It wouldn’t be the Olympics without a row
It was inevitable, wasn’t it? The row, the spat, the dispute, the acrimony, the fuming, the huffing, the puffing, the high moral ground, the indignation, the crossed wires, the point-scoring. When it comes to the Olympics, we don’t just produce …
It was inevitable, wasn’t it? The row, the spat, the dispute, the acrimony, the fuming, the huffing, the puffing, the high moral ground, the indignation, the crossed wires, the point-scoring. When it comes to the Olympics, we don’t just produce medal-winning boxers in this country; we also produce the kind of row which makes the rational citizens of this little country shake their heads with wonder. People are fuming over this?
For the last few days, as Irish boxers collected gold, silver and bronze medals in London, there was much to-ing, fro-ing and rowing about a homecoming parade – or lack of – for the Irish Olympic team. Some interested parties say a bash was always on the cards, while other interested parties wondered what the hell the others are on about. There was also, as you always get on these occasions, the he-said-she-said back-and-forth, a dollop of political opportunism and some testy exchanges involving those close to the athletes. The interview with Irish chef de mission Sonia O’Sullivan on yesterday’s This Week show on RTE Radio One was definitely the latter, the normally unflappable O’Sullivan sounding like a woman who couldn’t believe that she and her team ended up getting caught up in this mess. The fact that Katie Taylor’s father and coach was also dragged into this nonsense was also sadly inevitable (and unforgivable).
It was a storm in a teacup which became something else entirely because we’re squarely in the middle of the media silly season where this kind of thing becomes amplified to bursting point. Surely the majority of the Irish public are happy enough to let the athletes decide what they want to do when they come home rather than foist this kind of thing on them? You have to wonder if there are rows over homecoming to-dos in other countries too. The Australian homecoming party sounds as long as last night’s closing ceremony itself (though let’s hope for our friends down under that their celebrations won’t feature Jessie J, the Kaiser Chiefs or Annie flaming Lennox).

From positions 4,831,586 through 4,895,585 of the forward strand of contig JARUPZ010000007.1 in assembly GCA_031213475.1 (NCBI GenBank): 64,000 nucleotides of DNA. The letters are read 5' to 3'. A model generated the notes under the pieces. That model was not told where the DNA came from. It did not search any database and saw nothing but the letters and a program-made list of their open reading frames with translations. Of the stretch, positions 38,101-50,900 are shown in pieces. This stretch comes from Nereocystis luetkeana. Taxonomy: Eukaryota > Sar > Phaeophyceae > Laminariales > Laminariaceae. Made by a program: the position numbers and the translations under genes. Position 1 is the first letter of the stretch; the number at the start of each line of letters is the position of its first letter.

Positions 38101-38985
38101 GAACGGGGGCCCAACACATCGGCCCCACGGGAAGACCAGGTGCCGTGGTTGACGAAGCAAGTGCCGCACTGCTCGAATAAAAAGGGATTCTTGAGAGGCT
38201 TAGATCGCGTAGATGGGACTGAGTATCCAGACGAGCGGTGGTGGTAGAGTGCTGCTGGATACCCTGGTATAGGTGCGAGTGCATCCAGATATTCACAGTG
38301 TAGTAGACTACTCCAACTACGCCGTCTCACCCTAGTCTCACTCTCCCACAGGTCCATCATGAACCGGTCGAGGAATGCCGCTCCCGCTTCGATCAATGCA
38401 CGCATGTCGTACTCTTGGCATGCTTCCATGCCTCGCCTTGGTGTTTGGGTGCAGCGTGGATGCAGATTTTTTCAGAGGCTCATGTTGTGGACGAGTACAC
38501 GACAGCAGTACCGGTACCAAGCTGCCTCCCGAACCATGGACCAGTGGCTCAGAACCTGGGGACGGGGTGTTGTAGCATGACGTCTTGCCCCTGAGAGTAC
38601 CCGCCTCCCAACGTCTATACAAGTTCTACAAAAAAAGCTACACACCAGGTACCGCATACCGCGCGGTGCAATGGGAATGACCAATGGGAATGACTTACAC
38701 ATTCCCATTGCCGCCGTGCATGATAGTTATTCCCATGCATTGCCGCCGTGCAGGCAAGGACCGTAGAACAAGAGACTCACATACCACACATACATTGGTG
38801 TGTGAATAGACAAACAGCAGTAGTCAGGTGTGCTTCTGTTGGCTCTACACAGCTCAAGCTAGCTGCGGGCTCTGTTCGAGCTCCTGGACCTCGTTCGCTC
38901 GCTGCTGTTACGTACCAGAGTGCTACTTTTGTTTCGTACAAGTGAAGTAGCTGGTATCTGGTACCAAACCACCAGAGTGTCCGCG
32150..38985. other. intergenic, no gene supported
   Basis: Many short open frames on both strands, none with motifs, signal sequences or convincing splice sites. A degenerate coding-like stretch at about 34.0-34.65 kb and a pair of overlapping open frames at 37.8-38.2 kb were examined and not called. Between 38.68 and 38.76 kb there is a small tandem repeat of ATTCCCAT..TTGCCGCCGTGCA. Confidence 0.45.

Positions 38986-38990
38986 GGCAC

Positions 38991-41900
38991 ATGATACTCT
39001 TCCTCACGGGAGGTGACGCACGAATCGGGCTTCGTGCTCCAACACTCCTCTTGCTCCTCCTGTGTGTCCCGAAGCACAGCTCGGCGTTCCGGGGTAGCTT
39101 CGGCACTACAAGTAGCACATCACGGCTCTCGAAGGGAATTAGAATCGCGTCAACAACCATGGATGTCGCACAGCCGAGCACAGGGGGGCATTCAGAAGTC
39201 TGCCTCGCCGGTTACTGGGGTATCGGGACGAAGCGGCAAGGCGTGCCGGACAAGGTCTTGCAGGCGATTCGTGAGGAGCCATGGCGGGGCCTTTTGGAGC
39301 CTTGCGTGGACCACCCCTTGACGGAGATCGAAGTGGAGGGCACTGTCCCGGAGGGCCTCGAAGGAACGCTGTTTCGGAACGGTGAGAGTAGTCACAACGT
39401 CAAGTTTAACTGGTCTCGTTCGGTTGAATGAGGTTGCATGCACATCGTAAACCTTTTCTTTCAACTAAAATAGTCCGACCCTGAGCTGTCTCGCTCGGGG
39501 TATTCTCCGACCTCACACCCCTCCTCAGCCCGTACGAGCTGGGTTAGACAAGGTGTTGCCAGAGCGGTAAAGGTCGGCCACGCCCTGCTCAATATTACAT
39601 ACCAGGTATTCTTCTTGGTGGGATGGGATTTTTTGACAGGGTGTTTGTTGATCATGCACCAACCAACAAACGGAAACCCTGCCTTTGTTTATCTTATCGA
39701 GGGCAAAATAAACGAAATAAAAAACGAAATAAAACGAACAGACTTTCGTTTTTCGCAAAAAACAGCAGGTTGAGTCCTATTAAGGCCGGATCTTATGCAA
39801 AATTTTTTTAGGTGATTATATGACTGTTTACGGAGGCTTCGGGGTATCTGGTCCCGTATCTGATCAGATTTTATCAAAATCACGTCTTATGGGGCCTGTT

These rows also have the effect of taking attention away from the real issues which follow a very successful Olympics. Instead of focusing on questions about funding for and management of future Irish Olympians, it becomes this undignififed scramble about who has dishonoured the London lads and lasses with medals.
I’m sure most of them will welcome a homecoming celebration – and these will happen today in Bray, Mullingar and Belfast, the towns the medal-winning boxers call home – and they will be happy to attend the other bashes, like the one at Dublin’s Mansion House on Wednesday and the tea and scones they’ve been promised by the Prez in the future. But they’d probably prioritise ensuring that their coaches are properly treated for the next few years. They’d want to make sure that the planning which has got them to this stage is continued so as to help us win a gaggle of medals in Rio in four years’ time. And they might also like to know if there are plans to replicate the detailed and intense planning they have enjoyed in other sports which have a chance of success.
But once all this hubbub has cleared, once all the numpties who always find themselves on the podiums on occasions like this have enjoyed their few minutes hobnobbing with the winners, we’ll be left with the gold, silver and bronze moments from London 2012. That’s what really matters in the end, the fact that a bunch of Irish athletes headed over to the Olympics and showed us and everyone else what they’ve got. A few months from now, the undignified and ridiculous point-scoring over the homecoming will be consigned to the past and we’ll be able to remember what really mattered over the last crazy fortnight. Trust me, it will be photos like the one below which will live longest in the memory rather than the fact that no-one got to salute our athletes in the middle of the capital on a wet and windy Monday in August.